Geoff:
Mm-hmm (affirmative). Yeah.

Patrick:
Geoff, we have a really good question from Andy Simpson. Do you want to pull that one out?

How much should I worry about structured data warnings in Google Search Console?

Geoff:
Right. While I go and find that, I'll leave you with another quick one here. "How much should I worry about warnings in Google Search Console?" So, a bit of a step backwards from the manual actions.

Dave:
Once again, it depends. So, once again, a warning is a warning, so you don't have to worry about it. But a lot of times, a warning is related to what they think should be on the page.

Dave:
Now, there's many cases where they're saying, "You didn't put this in here. You didn't put the tin code," and it's because, well, we don't have it on the page. There's not a need for us to put this information on the page. Therefore, we're not going to do it. And the priority has to be you're putting what you need to represent on the page for that product, for that service. And so the warnings are their guideline for what you should put, but the priority is always going to be what makes sense for your product and your pages in terms of the warnings. Errors are a different subject but even with errors sometimes it's like you get an error for something, but we just don't have that. For, let's say, a product and the product like, "We just don't put price." We don't feel the need, we do have to call us to talk to our sales people because it's $50,000 dollars a piece. We're not putting that out there. And so even errors sometimes, once again, it depends on what your needs are first with the product pages and with all the pages.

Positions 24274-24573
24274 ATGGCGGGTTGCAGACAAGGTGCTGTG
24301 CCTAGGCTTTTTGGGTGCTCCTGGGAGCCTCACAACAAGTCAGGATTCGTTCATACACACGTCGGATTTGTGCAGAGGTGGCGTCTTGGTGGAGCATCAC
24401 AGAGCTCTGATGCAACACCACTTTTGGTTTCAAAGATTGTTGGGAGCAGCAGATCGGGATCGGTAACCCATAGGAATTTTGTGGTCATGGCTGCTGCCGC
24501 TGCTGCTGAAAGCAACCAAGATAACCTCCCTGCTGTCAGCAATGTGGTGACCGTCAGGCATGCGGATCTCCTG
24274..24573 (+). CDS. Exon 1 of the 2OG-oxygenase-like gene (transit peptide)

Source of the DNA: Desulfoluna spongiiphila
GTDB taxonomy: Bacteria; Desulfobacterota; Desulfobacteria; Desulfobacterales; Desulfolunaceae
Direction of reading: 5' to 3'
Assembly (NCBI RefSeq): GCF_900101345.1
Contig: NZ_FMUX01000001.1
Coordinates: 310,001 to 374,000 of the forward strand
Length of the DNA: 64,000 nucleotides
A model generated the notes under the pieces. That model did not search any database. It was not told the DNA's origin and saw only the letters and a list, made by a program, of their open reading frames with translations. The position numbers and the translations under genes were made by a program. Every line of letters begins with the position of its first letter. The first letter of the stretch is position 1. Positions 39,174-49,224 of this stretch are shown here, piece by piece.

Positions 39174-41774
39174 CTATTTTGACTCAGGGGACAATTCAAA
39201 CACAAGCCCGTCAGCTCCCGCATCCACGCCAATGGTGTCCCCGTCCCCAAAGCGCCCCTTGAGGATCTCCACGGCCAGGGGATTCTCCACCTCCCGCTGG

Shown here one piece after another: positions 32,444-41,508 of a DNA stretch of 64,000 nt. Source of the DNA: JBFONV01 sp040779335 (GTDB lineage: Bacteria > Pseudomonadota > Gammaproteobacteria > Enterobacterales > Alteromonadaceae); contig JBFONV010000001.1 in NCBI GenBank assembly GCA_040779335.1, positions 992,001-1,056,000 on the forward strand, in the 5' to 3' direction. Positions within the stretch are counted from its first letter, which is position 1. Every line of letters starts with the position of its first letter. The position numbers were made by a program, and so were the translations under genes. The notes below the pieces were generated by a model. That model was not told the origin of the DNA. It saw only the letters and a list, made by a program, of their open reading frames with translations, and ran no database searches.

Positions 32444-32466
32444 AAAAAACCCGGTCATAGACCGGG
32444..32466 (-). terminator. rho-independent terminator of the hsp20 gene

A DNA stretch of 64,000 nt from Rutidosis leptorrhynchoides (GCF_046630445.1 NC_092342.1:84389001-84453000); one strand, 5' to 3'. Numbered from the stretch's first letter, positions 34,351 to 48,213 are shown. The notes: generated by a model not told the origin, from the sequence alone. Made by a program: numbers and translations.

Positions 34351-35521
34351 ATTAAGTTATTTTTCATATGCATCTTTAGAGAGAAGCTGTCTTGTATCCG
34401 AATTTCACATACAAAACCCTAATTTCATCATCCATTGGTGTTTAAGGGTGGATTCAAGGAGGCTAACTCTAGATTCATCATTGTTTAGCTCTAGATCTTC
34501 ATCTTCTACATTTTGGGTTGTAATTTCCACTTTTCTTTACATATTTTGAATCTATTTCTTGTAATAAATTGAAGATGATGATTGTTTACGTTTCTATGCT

Aleyda:
I hear you, especially, for example, in my case, I have seen a couple of situations where, for example, job postings missing base salary. Sometimes I am not given that information. Sorry. What do you want me to give, misinformation to say, "Zero," or something like that?

Aleyda:
I've seen websites doing this and to get away with this. Unfortunately, what I have found and also it largely depend on what type of structured data but, in our case, for the job posting, we are not being pull and shown in the features box I guess because we have a few warnings like this. But it's because we literally don't want give out misinformation.

Aleyda:
So, again you need to assess here what's the best way to move forward, what you are looking to achieve, what is your goal, where are the trade-offs. In our case, for example, what we have chosen to do is to start gathering more data and we're adding more fields to whatever job posting that we publish on the website. So, we can support those fields in the future and populate those fields in the future with accurate information so we don't end up having any sort of penalization or issues in the future and being able to be completely open and available to be selected, to be shown in the job features box.

Aleyda:
But, yes, at the end of the day, it's to assess this. Another scenario what I have found that it actually bothers me and, sorry, I am sharing here my struggles. In the how-tos, why do you need an image for each single step? What the heck! I hate that. It makes sense. In other places, it's like, "Why?"

Aleyda:
And then what I have seen that many websites do is they populate every step with the exact same image. It takes you off the actual supposed to be goal of to represent each step with something meaningful. So, again, it's like, yeah, take it with a grain of salt and balance it out and analyze it and assess it in the best possible way that represents the content, trying to align it with the guidelines. The editorial guidelines are provided by Google and also to maximize the chances that you are gotten into those sort of features, because, by all means, I love that my content is more meaningful for Google thanks to the structured data, but I want to be included there, too. Yeah.